Saccharmoyces cerevisiae and sex

Ah, yeast. That beautiful, single-celled organism that gives us so much good stuff–mmm…beer. Well, at them moment, the GRE doesn’t seem to care about the goodness of alcohol. Instead, it cares more about the taxonomical groupings of the yeast responsible for some many drunken hookups–Saccharomyces cerevisiae.

Here’s the question:

The yeast Saccharomyces cerevisiae is classified as belonging to which of the following groups?

A) Eubacteria
B) Oomycota
C) Zygomycota
D) Ascomycota
E) Basidiomycota

Scientists like grouping like things together. We don’t like having all these uncategorized species just lying around all on their own. Who do they think they are?!? Anyhow, S. cerevisiae is a yeast. Yeasts are a type of fungus, and are grouped together with all those fungi you know and love–mushrooms and molds. Members of the fungal group are put together by their method of sexual reproduction.

Ok, so fungi reproduce by producing spores–hardy, thick walled thingys that can survive most any horrible thing. Most molds reproduce most of the time asexually. This takes less effort and energy than sexual reproduction, so it tends to be the go-to option for most species. When times get rough, however, almost all of the species resort to sex to make sure their offspring have a good chance of survival.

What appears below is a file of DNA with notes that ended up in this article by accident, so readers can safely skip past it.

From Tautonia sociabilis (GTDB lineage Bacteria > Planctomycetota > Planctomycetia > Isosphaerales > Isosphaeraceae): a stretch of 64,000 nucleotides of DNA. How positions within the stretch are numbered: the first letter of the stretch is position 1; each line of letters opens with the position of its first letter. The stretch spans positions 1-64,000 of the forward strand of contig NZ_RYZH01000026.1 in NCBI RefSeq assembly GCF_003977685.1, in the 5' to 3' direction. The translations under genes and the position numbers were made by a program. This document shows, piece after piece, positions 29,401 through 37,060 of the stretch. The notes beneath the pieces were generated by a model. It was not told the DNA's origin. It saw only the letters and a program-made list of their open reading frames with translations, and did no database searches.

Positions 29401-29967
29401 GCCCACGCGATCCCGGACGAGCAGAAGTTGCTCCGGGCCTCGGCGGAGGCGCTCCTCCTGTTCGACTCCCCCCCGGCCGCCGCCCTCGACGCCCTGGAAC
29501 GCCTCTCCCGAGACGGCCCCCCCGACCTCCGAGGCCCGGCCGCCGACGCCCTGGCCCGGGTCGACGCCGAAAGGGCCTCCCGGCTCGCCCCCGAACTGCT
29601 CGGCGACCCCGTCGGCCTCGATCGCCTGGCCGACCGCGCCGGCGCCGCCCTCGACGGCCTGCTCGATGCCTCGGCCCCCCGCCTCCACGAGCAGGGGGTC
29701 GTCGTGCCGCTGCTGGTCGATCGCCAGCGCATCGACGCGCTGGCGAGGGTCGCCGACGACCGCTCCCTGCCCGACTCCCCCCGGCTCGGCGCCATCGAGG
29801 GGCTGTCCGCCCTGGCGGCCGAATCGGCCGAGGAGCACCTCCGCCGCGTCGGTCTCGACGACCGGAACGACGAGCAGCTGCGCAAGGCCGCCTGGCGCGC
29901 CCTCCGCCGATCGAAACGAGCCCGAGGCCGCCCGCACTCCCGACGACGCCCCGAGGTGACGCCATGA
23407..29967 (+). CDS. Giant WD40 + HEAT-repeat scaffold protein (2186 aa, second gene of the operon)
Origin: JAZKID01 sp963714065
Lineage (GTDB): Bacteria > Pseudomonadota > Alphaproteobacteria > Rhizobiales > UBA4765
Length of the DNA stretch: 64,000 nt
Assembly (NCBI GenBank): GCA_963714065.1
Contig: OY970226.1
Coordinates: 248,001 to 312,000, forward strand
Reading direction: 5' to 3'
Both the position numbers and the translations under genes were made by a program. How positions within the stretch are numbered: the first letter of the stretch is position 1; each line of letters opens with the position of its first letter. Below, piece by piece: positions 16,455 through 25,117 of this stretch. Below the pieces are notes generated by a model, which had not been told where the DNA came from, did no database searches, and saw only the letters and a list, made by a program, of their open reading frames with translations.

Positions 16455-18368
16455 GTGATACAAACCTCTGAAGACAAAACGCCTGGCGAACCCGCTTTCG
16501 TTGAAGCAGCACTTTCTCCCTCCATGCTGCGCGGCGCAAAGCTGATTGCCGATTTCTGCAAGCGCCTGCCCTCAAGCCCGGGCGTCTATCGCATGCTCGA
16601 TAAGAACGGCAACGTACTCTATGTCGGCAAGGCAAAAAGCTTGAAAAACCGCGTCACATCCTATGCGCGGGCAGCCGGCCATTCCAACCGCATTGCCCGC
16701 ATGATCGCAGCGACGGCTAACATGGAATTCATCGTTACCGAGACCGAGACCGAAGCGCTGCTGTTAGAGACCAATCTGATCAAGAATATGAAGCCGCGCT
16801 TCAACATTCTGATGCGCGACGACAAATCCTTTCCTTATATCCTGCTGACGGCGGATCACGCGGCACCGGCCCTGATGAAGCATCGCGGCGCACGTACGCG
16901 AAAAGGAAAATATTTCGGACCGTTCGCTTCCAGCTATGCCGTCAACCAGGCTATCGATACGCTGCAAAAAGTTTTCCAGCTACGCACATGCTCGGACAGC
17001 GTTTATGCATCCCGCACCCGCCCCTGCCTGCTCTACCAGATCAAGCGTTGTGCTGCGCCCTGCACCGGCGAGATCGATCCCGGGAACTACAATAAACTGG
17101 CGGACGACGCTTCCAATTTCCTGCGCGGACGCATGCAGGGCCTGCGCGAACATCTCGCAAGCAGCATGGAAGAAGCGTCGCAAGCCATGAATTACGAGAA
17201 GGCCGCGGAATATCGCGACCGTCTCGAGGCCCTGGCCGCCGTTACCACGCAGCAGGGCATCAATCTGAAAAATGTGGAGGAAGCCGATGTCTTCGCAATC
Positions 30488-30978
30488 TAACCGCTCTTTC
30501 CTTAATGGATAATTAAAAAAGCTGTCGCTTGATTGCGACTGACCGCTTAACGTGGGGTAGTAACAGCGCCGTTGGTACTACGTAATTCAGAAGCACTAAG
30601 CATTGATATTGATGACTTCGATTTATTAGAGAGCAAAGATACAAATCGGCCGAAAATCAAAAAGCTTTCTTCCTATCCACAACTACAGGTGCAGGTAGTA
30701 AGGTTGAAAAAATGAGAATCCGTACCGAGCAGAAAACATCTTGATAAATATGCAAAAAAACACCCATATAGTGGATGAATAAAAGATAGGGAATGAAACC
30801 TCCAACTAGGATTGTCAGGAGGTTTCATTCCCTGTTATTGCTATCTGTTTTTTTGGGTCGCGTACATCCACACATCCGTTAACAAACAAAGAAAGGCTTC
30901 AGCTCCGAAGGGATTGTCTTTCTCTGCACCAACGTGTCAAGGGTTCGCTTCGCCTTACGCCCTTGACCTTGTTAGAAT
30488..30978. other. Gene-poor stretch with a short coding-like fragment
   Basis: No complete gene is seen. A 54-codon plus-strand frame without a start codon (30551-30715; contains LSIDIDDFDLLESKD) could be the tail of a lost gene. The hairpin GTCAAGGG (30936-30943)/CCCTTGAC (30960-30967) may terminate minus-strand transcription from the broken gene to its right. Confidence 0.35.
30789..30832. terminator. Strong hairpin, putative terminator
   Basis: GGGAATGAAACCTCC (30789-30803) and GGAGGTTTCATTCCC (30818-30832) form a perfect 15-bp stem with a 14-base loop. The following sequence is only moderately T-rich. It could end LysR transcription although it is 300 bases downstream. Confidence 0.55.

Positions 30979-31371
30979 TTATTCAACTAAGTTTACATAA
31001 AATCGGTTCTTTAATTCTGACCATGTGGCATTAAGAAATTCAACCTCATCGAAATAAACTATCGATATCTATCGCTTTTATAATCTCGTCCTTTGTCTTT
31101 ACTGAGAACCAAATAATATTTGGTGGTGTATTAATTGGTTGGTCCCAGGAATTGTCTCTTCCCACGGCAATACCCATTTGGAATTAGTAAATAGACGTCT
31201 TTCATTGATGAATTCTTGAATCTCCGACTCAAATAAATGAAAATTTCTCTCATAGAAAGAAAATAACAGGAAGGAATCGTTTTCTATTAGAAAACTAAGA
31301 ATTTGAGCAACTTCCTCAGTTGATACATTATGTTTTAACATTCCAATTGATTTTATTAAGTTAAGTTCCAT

So, what “groups” do fungi fall into? There are 6 major fungal groups (specifically, they are phyla): Chytridiomycota, Oomycota, Zygomycota, Ascomycota, Deutromycota, and Basidiomycota. Notice that all the fungal groups end in -mycota (that’s a big clue to this question). The Chytrids are ancient molds, mostly aquatic, and super interesting to other people. The big representative of this group is Allomyces.

The second group is Oomycota, which are filamentous, water and downy mildew molds. As all of you who know a little bit about beer and bread, S. cerevisiae is a single celled organism, so it doesn’t fall into Oomycota.

The final three groups are the higher fungal groups, and our best bet for S. cerevisiae. Organisms in Zygomycota produce zygospores; those in Ascomycota produce ascospores within an ascus; Basidiomycota members produce basidiospores; and organisms in Deutromycota don’t have any known sexual cycle. Granted, that last group is just a catch-all for all the organisms we’ve discovered that we can’t make do it in the lab.

Well, what do S. cerevisiae do? They produce ascospores within an ascus. I really don’t have a good way of helping you remember this–maybe just straight memorization here? Sorry!

So, back to our question:

The yeast Saccharomyces cerevisiae is classified as belonging to which of the following groups?

A) Eubacteria
B) Oomycota
C) Zygomycota
D) Ascomycota
E) Basidiomycota

As we now know, Saccharomyces cerevisiae belongs to Ascomycota. Yay!

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